The effect of capital structure on stock returns for firms listed on the Nairobi securities exchange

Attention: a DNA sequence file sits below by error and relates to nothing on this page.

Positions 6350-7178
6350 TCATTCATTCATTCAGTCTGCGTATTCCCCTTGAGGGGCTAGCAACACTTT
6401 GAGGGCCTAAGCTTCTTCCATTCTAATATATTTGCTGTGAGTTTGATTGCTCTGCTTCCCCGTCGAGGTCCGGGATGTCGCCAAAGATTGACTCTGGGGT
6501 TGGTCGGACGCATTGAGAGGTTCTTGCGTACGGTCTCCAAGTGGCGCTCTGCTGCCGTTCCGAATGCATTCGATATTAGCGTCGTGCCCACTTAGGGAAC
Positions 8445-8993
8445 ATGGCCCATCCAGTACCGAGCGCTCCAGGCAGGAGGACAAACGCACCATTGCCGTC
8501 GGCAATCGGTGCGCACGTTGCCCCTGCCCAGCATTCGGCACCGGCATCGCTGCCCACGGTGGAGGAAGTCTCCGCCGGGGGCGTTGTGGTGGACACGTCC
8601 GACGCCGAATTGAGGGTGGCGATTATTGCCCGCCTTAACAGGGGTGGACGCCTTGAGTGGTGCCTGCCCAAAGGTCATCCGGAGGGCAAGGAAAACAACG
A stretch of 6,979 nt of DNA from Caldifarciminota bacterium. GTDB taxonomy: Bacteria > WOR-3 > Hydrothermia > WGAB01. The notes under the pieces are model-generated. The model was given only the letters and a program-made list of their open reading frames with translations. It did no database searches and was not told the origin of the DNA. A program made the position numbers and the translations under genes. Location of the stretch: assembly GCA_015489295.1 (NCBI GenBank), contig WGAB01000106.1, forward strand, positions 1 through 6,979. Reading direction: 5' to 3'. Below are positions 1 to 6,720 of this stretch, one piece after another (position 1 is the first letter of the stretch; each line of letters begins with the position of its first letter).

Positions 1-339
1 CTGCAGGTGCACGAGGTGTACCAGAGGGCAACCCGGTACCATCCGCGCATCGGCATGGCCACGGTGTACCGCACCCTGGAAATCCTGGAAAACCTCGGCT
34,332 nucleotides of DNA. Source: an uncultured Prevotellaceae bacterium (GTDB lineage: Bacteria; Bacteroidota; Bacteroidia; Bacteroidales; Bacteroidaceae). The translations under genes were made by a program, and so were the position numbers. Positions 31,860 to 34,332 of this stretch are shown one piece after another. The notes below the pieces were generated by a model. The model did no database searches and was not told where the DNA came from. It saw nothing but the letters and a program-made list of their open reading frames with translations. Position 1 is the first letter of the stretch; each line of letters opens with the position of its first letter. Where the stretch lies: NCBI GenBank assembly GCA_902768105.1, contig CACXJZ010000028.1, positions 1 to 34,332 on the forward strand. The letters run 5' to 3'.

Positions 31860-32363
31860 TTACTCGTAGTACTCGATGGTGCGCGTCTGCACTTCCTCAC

The goal of the study was to investigate the effect of capital structure on stock returns for firms listed on the Nairobi Securities Exchange. The period of focus was from 1st January 2011 to 31st December 2015. The study adopted a causal research design and multiple regression analysis was used to investigate this effect at 95% confidence level. Other independent variables adopted in the study were profitability measured by earnings per share, firm size measured by firms’ total assets and liquidity measured by the average annual trading as a quotient of the outstanding shares in number. Secondary data was utilized for both the dependent and independent variables. The data was obtained from Nairobi Securities Exchange (NSE) historical data on price changes and volume between 1st January 2011 and 31st December 2015 and the 2016 NSE handbook financial reviews per company. Regression analysis results disclosed that overall, capital structure has a positive bearing on stock returns for firms listed on the Nairobi Securities Exchange within the period the study was carried out. The sectorial analysis also showed that capital structure has a positive effect on stock returns in the different sectors except for the agricultural sector, investment and telecommunication sectors. The results are however not statistically significant and can therefore not be used to meaningfully explain changes in stock returns for firm’s listed on the Nairobi Securities Exchange. Nevertheless, the results were found to be statistically significant for the telecommunication sector even though only one firm was reviewed in the sector. Overall, in addition to the positive effect of capital structure on stock returns, profitability and stock liquidity had a positive impact while firm size had a negative impact on a firm’s stock returns. None of the variables were deduced to be statistically significant and the model adopted only accounted for 4.4% variation in stock returns. Other factors not factored in the model employed in the study thus account for 95.6% of the variation in stock returns. Correlation analysis pointed at weak positive correlations between stock returns and all the independent variables. The correlation was only found to be statistically significant between stock returns and stock liquidity. The researcher recommends research on other variables not employed in this study that could account for the 95.6% variation that has not been accounted for by the model adopted. The period of the study can also be extended in future research and different proxies for measuring different variables employed in the same study to eliminate the weaknesses that associated with particular proxies for the independent variables.
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